Marie Claire
Korakot Punlopruksa wrote in Marie Claire magazine in 2008.

Yoga by the Rice Terraces of Ubud

One thing I’d made up my mind about long ago was that in life I wanted to follow a path that I’d chosen myself. Recently it led me to the island of Bali and a broad expanse of brilliant green, terraced rice fields where I had the chance to learn and immerse myself in something that was new and illuminating. For six days and five nights I left the hectic chase of city life in Bangkok behind for the quieter and more relaxed atmosphere of Ubud on Bali, where I practiced yoga and its related breathing techniques and enjoyed food that nourished both the body and the spirit.

I was the last person to arrive.
A gong sounded softly to signal that we were all to gather at the yoga ground. As I made my way there I met for the first time new friends whose interests were the same as mine. It had been raining, but gradually the sky was clearing and sunshine was slowly spreading over the rice fields.
At the front of the yoga area was Iyan Yaspriyana, a yoga teacher with whom I had practiced three years earlier. He hadn’t changed at all. Iyan smiled as he welcomed everyone to Ubud for some time together when we would build up and increase our experience of yoga.
My heart pounded a little when I happened to hear some of my new friends introducing themselves as coming from Australia. It made me a little nervous because, as hard as a try, I’m never sure that I’m understanding everything when English is spoken with an Australian accent! But there were days ahead of me when I would have a chance to bring it into focus. Among the seven participants there were two Australian girls, really nice, who had flown in from Hong Kong and an Australian married couple who lived in Zimbabwe.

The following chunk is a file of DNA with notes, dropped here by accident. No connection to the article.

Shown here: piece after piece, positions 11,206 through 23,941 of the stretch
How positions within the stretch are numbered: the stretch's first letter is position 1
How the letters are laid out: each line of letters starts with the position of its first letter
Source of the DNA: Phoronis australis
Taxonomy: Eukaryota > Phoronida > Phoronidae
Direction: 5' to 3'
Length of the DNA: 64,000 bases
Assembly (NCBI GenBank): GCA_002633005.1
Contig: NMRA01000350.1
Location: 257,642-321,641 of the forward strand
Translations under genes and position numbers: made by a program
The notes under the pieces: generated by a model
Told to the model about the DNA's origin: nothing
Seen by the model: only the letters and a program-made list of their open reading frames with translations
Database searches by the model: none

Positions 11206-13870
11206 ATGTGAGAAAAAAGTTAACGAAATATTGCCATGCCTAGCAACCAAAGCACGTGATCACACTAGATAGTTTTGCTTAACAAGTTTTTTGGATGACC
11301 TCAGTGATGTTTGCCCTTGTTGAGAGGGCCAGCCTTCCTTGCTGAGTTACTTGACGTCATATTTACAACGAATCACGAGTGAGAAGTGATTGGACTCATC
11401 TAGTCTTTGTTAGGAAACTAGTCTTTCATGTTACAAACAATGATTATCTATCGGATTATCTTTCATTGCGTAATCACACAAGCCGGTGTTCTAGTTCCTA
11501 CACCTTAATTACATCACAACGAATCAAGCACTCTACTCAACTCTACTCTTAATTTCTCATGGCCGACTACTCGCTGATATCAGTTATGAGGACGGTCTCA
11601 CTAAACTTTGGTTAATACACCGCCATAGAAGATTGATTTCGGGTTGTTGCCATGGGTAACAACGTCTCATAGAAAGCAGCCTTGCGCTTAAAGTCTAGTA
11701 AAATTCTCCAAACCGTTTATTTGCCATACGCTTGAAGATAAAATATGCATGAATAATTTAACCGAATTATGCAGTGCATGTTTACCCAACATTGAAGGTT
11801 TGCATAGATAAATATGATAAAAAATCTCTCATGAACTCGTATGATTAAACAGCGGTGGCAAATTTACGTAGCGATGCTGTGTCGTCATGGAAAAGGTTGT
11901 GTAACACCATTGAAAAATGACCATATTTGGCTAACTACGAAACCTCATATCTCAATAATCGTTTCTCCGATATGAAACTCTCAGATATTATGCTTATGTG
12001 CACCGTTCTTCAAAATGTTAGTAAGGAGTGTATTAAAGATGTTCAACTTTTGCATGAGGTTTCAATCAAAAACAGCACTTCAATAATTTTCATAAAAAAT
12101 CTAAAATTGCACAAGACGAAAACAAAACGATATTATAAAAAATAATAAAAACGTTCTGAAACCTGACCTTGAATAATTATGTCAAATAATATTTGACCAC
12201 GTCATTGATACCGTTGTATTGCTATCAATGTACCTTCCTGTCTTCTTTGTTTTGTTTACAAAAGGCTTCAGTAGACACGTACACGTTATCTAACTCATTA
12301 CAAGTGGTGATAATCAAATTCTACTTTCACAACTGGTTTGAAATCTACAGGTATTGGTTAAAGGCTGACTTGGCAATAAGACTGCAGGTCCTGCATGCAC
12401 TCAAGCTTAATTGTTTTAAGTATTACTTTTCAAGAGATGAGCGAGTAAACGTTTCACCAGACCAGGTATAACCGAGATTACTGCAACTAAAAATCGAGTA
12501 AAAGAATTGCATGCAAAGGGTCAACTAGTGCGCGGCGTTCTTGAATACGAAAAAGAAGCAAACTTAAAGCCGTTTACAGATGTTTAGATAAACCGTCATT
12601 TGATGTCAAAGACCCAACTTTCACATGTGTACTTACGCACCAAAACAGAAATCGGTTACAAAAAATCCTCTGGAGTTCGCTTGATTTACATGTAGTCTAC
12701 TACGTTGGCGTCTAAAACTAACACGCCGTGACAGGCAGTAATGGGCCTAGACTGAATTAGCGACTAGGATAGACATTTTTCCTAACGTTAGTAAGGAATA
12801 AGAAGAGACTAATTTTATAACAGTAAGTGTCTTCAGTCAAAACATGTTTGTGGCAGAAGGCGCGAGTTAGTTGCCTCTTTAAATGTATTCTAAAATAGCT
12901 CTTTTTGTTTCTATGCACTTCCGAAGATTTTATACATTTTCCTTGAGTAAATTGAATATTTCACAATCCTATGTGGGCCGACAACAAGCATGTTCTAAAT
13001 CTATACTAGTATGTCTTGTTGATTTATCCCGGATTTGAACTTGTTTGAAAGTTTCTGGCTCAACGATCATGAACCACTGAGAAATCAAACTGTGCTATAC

To start off, we followed the traditional Balinese ceremony that evening by going to Tirta Empul, a temple with a sacred fountain that is visited by people from all over the island to cleanse their bodies and souls and request blessings from God. Iyan had prepared long sarongs for everyone to wear, white ones that could be tied at the top for the women, and waistbands as symbols of reverence to be worn when entering the temple. People come to Tirta Empul 24 hours a day, especially when the moon is full.
The spacious grounds of the temple are full of Balinese who have come from all over the island to purify themselves in the pool around the fountain. Iyan handed each of us a coconut leaf container containing flowers and incense to present to the priest who chanted a prayers for blessings to be bestowed on us. The ceremony began with inhaling of the fragrant smoke of the incense to clean our bodies and minds in preparation for the chanted prayer. Then a flower of each color was taken by each of us from the basket as an offering to God. The first, a white one, which we  placed behind our right ear. Then we picked up flowers in two more colors using our fingertips, held them in the smoke from the burning incense, and raised our hands above our heads, palms together, in a gesture of worship. Then we placed the flowers behind our left ear. Finally, we put flowers of different colors on top of our head. This was meant as an offering to God and a symbol of reception of his blessing.